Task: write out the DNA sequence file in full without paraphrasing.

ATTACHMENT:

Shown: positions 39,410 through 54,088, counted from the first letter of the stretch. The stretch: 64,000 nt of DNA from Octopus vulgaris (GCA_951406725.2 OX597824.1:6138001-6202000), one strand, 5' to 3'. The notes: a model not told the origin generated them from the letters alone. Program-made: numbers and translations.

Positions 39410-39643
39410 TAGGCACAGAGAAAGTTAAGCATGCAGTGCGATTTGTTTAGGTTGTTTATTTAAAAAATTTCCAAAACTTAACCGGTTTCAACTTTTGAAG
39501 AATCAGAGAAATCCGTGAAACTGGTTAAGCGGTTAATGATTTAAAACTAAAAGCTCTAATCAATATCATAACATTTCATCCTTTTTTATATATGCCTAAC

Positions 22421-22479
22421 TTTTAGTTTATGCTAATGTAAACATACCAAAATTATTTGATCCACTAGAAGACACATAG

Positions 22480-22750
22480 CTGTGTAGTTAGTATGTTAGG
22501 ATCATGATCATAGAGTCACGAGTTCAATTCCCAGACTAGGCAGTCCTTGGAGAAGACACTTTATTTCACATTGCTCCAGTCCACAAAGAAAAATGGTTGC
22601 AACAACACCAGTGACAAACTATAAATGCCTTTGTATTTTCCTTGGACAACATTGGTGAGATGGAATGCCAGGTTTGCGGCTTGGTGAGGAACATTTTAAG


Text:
Shown: positions 39,410 through 54,088, counted from the first letter of the stretch. The stretch: 64,000 nt of DNA from Octopus vulgaris (GCA_951406725.2 OX597824.1:6138001-6202000), one strand, 5' to 3'. The notes: a model not told the origin generated them from the letters alone. Program-made: numbers and translations.

Positions 39410-39643
39410 TAGGCACAGAGAAAGTTAAGCATGCAGTGCGATTTGTTTAGGTTGTTTATTTAAAAAATTTCCAAAACTTAACCGGTTTCAACTTTTGAAG
39501 AATCAGAGAAATCCGTGAAACTGGTTAAGCGGTTAATGATTTAAAACTAAAAGCTCTAATCAATATCATAACATTTCATCCTTTTTTATATATGCCTAAC

Positions 22421-22479
22421 TTTTAGTTTATGCTAATGTAAACATACCAAAATTATTTGATCCACTAGAAGACACATAG

Positions 22480-22750
22480 CTGTGTAGTTAGTATGTTAGG
22501 ATCATGATCATAGAGTCACGAGTTCAATTCCCAGACTAGGCAGTCCTTGGAGAAGACACTTTATTTCACATTGCTCCAGTCCACAAAGAAAAATGGTTGC
22601 AACAACACCAGTGACAAACTATAAATGCCTTTGTATTTTCCTTGGACAACATTGGTGAGATGGAATGCCAGGTTTGCGGCTTGGTGAGGAACATTTTAAG